This recipe was adapted from Kookys I originally baked at Christmas.
My other name for them was Jimmy Buffett Kookys, but (a) they have no booze in them, which would increase the Buffett factor, and (b) his licensing people probably wouldn’t approve.
The original recipe was in a holiday book by Betty Crocker (BC); it was called “Frosted Tropical Coconut Bursts”.
Here’s a rundown of their ingredients:
1 pouch Betty Crocker sugar cookie mix
1/2 c butter or margarine
1 c dried tropical 3 fruit mix
1/2 c coconut flakes
1 c powdered sugar
1/2 tsp coconut extract
1-2 tbps milk
If you don’t buy dry cookie mix, here’s BC’s free online recipe.
When you consider the sugar, a dried fruit mix that may have sugar or salt all over its pieces, white chocolate chip sugared glaze—this recipe is what I call a “diabetes bomb”. It’s just too much sugar in too many ingredients.
I thought I could make a similar delicious kooky but with less sugar content. I used the BC online recipe for sugar cookies as a guide, but made several substitutions:
- I used 3/4 of one 16oz. can coconut milk not butter; for even richer authentic coconut flavor, use coconut cream.
- I used flaked coconut with no sugar on it—usually this type is not in the baking aisle of most major grocery chains (see green bag in photo), its in the gluten-free and organic dry goods section.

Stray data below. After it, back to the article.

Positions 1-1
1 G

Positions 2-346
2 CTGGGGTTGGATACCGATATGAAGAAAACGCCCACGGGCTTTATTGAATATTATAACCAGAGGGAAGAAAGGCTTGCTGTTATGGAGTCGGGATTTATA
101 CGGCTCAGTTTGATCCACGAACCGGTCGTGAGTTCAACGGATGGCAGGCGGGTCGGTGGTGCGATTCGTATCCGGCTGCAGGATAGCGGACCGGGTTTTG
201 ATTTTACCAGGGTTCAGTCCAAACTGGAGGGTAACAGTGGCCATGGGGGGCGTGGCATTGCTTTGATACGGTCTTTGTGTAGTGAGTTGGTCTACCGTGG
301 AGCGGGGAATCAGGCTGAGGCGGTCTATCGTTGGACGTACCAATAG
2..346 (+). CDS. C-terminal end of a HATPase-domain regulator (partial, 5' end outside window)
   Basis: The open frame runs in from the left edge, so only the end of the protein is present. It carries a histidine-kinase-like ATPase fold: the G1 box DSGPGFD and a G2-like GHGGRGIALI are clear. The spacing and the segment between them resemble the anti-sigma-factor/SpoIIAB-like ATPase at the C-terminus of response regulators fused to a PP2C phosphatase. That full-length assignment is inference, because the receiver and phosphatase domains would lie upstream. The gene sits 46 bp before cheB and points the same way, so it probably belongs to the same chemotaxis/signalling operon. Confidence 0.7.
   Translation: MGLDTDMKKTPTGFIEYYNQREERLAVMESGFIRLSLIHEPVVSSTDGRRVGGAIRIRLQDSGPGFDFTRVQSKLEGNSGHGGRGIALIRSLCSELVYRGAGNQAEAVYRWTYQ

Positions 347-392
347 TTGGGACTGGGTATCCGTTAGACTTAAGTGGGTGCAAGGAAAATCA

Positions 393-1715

- No extracts
- 1 package dried pineapple, sold in a resealable pouch (see Sunmaid package in photo)
- package dried mango, sold in a resealable pouch (see Sunmaid package in photo)
- No chips, period. No glaze.
- I used regular wheat bread flour, but just 2 c.
Between the coconut milk, coconut flakes, mango and pineapple, I think you get the idea why they were called “Like Paradise” Kookys.
Coconut milk made the cookies very soft, not to mention a very subtle coconut taste instead of a too-sweet, over the top imitation flavoring. The dough was very sticky though, so using cookie cutters and rolling out the dough was not an option.
So I oiled my hands with cooking oil. I made small oval balls and arranged them like petals. Once I had a sheet of doughball flowers, I took my minced fruit and pressed it into each petal.
I like the color of mango and pineapple, but minced up into cookies they are very close in hue. For alternating color cookies, you might use dried cherries, blueberries or raspberries for more contrast with yellow and orange fruit decorated cookies.
DIETARY NOTE: If you are vegan or don’t eat eggs, half an overripe banana or avocado can be used as a substitute. There is also a product called “egg replacer” which has been around for some time—-Ener-G and Bob’s Red Mill are two companies that make egg replacer.